I found this rule in an English book on spy novels (a history of the genre, not a writing guide) back in the early '80s - the title and the author have escaped me.
However, the rule holds up in about every type of narrative (film, TV, literature...), even today.
The rule is this:
Betrayal is loved; the traitor is hated.
In other words, treachery and betrayal are a narrative element much beloved by audiences all over the world. Certainly in spy thrillers, you cannot have enough betrayal, so to speak.
However, the character performing the betrayal is not so lucky. For some basic psychological reason, the traitor is always punished, usually by death.
It doesn't matter whether the traitor is on the side of the villains or on the side of the angels - retribution always seems to follow. The villainous traitor always gets his/her comeuppance somehow; the goody-two-shoes traitor is invariably found out by the bad guys and usually 'rewarded' with a fate worse than death.
You may doubt the universality of this rule, but try it yourself - you will be amazed to discover in how many films and novels this narrative gambit appears.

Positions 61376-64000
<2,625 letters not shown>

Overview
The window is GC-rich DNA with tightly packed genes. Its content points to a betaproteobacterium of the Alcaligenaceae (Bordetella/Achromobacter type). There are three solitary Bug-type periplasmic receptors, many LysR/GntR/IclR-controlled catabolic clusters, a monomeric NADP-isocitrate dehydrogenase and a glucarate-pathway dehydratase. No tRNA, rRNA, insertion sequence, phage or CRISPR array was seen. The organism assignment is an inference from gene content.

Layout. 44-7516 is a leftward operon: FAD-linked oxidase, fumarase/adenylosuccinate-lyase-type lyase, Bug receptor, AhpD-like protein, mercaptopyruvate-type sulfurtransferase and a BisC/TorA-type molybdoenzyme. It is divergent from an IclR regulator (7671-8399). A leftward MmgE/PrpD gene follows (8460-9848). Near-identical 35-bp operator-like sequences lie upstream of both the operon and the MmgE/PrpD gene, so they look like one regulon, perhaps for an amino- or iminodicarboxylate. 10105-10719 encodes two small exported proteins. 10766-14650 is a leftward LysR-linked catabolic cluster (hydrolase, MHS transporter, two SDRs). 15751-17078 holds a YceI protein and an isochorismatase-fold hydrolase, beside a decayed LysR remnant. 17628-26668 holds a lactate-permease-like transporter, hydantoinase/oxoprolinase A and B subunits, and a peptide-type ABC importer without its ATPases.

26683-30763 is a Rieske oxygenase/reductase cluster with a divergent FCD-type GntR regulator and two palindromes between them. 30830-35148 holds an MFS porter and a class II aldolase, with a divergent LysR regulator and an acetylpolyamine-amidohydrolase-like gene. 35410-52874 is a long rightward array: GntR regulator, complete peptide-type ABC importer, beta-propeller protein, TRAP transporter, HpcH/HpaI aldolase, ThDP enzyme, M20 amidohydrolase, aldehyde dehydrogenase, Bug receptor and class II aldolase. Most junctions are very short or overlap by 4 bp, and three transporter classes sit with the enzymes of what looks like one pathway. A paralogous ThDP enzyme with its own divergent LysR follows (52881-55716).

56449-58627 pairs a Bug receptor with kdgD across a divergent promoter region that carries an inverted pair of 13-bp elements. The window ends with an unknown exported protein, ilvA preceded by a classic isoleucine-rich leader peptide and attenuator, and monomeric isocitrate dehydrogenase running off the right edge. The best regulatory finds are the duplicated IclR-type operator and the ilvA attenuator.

The one exception to the rule is in Bruce Willis' vanity action comedy Hudson Hawk. Bruce's partner Danny Aiello betrays him in the course of the film, and dies soon after. However, at the very end of the film, Aiello pops up unharmed. But it's a sort of post-modern gag: the explanation Aiello gives for his survival is so incredibly far-fetched, that both the characters in the film and the audience are supposed to realize this is a narrative cheat in order to ensure a completely happy ending.
The fact that only the notorious Hudson Hawk (a misguided movie if ever there was one) dared to challenge this convention should act as a warning to screenwriters who would like to attempt the same feat. Which is not to say it shouldn't or couldn't be done - only that you'll have to fight an enormously powerful 'cliché' (for want of a better word) which seems to have a deep-rooted psychological foundation.
But pulling it off succesfully would enrich the narrative vocabulary for storytellers everywhere, as breaking this narrative shape could be re-used time and again (unlike, say, the rule breaking in Psycho which is basically one-trick ponies. Kill your protagonist off halfway through the film, and the audience reaction will be: 'Hey, that's just a Psycho rip-off!')